martes, 20 de diciembre de 2016

In This Issue -- Parkinson’s Disease and Complementary Health Approaches

National Center for Complementary and Integrative Health (NCCIH)

Older woman with child
Several complementary health approaches have been studied for Parkinson’s disease, and some have shown a positive benefit for the symptoms associated with the disease. There is some limited evidence that tai chi may improve some symptoms of Parkinson’s, but study results are mixed. Few research studies on massage therapy and acupuncture for people with Parkinson’s disease exist, and neither modality appears to reduce symptoms. No dietary supplements have been shown to be beneficial for symptoms of Parkinson’s disease. The American Academy of Neurology issued a practice parameter in April 2006 on neuroprotective strategies and alternative therapies for Parkinson’s disease and made evidence-based treatment recommendations that address the needs of specialists and caregivers for people with Parkinson’s disease.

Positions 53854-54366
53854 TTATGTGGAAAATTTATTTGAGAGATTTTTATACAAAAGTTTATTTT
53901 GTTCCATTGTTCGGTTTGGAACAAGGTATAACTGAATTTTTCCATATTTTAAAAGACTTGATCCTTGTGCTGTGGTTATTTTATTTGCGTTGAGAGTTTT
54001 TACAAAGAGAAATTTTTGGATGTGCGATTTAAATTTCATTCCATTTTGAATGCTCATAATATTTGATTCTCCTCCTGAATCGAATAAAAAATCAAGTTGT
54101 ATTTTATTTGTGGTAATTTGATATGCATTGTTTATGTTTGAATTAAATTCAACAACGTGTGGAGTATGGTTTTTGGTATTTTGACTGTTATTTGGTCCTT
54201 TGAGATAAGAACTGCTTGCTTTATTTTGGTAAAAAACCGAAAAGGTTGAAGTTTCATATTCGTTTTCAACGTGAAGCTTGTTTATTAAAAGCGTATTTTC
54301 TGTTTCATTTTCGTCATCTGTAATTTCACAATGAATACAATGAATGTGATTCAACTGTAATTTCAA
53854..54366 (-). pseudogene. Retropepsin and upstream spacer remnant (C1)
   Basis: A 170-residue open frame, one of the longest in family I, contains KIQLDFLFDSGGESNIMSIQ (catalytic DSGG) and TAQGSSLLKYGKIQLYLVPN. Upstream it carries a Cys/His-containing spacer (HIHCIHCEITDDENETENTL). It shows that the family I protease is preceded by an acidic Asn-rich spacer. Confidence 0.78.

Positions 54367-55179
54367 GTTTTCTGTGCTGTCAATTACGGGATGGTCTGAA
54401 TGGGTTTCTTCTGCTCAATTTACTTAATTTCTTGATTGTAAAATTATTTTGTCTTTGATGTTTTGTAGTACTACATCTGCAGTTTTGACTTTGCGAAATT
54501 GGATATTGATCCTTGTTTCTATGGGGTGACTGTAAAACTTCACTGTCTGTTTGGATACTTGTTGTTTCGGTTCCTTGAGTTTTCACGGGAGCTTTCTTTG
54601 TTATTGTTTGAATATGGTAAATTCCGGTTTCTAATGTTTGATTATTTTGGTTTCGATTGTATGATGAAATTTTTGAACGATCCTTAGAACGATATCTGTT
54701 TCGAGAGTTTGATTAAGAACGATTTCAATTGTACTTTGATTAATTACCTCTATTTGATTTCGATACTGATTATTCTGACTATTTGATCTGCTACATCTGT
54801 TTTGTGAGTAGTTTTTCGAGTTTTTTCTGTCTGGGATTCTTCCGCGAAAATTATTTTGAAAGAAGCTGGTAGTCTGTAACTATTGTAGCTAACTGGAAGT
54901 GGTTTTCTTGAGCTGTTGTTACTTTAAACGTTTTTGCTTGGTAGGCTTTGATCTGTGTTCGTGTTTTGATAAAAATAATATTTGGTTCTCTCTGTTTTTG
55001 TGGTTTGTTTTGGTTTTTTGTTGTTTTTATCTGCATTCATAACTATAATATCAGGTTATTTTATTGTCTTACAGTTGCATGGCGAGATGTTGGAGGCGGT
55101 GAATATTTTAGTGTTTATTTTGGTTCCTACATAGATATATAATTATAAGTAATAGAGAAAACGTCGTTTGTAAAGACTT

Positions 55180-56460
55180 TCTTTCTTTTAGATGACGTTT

This issue of the digest provides a summary of evidence for several complementary health approaches that have been studied for Parkinson’s disease, including natural products and mind and body practices.

What the Science Says:
Parkinson’s Disease and Complementary Health Approaches

Learn what current research has to say about:

Additional Resources

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